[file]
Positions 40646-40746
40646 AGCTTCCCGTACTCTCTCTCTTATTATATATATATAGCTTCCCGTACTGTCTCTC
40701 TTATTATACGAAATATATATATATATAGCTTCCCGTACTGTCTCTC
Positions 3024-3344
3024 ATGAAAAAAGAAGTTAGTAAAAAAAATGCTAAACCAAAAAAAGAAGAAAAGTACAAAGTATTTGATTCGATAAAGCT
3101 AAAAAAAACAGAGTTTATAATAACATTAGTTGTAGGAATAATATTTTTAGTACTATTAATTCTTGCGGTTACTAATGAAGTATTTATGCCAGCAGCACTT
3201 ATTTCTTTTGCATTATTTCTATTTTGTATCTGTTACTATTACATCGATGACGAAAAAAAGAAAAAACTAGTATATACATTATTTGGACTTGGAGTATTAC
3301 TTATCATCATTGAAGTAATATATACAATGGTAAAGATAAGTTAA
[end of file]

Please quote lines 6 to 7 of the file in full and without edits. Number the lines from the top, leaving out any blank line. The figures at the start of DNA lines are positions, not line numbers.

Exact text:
3101 AAAAAAAACAGAGTTTATAATAACATTAGTTGTAGGAATAATATTTTTAGTACTATTAATTCTTGCGGTTACTAATGAAGTATTTATGCCAGCAGCACTT
3201 ATTTCTTTTGCATTATTTCTATTTTGTATCTGTTACTATTACATCGATGACGAAAAAAAGAAAAAACTAGTATATACATTATTTGGACTTGGAGTATTAC